I’ve known Bill Wynne for many years; I am honored to call him my friend. His book, Yorkie Doodle Dandy, is one of the real treasures in my library. Having an opportunity to interview him, author to author, is a treat and a great opportunity to share this special man with more readers.
1. Did you ever think that your life would be forever changed by one little Yorkshire Terrier? What would you have said to someone who told you that because of Smoky you would achieve a special kind of fame?
Smoky came into my life in early ’44, an unknown breed at the foremost airbase in the Far Pacific. She was a miraculous find in the Nadzab, New Guinea, jungle, rescued by my buddy Ed Downey, a proclaimed dog hater. My life changed very gradually with Smoky as it was purely surviving day to day in World War II. I hadn't the slightest idea how significantly in the future my little soldier would change my life, or that of my wife, Margie, who insisted that my book—titled Yorkie Doodle Dandy fifty years before publication—tag on the subtitle, or The Other Woman was a Real Dog.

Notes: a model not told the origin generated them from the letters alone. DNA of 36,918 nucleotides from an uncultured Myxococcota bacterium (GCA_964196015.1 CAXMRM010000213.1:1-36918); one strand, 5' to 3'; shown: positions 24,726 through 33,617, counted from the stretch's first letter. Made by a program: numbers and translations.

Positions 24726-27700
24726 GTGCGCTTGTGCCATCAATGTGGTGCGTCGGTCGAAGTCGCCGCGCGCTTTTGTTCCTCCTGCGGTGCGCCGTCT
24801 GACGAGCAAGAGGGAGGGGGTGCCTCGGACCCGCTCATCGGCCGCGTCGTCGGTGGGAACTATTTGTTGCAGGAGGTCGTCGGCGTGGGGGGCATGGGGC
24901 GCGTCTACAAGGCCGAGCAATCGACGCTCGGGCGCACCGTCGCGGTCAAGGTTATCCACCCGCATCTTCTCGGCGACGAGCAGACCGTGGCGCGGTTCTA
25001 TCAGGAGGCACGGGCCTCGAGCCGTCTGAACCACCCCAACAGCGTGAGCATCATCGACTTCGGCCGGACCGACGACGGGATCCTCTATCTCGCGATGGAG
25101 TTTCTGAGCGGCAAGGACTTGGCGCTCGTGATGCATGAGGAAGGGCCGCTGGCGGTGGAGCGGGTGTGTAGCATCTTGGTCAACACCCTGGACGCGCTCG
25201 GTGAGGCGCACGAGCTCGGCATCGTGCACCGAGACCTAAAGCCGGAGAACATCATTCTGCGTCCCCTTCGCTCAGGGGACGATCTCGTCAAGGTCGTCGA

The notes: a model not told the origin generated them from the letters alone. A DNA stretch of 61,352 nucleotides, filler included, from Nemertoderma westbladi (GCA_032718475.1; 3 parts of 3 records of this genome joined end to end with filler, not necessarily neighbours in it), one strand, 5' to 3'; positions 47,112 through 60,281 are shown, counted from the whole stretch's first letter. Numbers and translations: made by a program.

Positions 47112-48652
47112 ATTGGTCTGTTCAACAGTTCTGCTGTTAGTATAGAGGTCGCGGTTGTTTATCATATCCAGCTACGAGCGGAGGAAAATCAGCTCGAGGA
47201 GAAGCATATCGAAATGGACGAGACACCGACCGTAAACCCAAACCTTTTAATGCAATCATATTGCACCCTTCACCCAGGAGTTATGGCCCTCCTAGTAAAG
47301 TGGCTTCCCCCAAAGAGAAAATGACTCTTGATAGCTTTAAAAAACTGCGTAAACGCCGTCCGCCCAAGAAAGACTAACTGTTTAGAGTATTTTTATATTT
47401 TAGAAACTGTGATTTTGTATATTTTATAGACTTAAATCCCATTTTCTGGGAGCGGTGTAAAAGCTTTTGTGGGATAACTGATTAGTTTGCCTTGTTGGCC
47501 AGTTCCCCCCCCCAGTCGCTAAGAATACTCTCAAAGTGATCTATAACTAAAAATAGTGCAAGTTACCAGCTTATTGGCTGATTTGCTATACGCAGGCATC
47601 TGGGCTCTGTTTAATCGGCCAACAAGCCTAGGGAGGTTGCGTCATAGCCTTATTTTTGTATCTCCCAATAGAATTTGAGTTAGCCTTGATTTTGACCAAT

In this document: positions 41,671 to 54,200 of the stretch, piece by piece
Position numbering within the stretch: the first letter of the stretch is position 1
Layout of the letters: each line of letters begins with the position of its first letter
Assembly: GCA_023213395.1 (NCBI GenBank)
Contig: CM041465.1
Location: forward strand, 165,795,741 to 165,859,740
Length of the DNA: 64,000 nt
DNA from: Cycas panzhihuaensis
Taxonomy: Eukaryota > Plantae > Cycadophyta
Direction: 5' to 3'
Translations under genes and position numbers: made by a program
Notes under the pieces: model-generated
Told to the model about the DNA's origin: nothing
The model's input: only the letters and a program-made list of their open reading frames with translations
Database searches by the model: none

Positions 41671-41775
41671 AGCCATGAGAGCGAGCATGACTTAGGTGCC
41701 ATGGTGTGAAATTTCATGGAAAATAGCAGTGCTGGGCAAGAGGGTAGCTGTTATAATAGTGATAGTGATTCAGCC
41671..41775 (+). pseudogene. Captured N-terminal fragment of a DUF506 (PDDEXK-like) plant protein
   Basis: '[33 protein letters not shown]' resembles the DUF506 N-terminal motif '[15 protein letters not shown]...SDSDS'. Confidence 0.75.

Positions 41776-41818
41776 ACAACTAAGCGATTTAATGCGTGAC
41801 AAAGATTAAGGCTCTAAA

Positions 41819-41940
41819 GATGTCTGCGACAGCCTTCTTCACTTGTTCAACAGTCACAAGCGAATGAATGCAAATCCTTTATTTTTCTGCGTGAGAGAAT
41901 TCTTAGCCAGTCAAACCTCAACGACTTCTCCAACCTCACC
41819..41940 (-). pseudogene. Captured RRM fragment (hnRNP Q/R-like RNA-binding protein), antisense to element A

2. What made you buy Smoky from the poker player?
Downey came back to the tent and told about finding this strange little mutt in an abandoned foxhole, and he gave it to Dare, the 91st Photo Recon Wing motor pool sergeant. I asked Downey, "Why didn't you give it to me?" "I don't want a dog in my tent!" he proclaimed.
I went to see it … It was a mite of a thing no bigger than my GI shoes. She hit me in the ankles in greeting. I went to see Dare. "Hey I'll give you two Australian pounds for her," I offered. He countered, "Give me three and you can have her." I wasn't sure she would live. I told him that and left. The next day there was a rap in the photo lab door. It was Dare. "Hey Wynne you want the dog? You can have her for two pounds. I want to get back in a poker game." I slipped two pounds ($6.44) into his hand for what was destined to be the best deal—outside of Margie—of my life. Smoky died in February 1957. Yet this angel is much alive today at age 70.
3. Did you keep any sort of journal or did you write Yorkie Doodle Dandy from memory alone?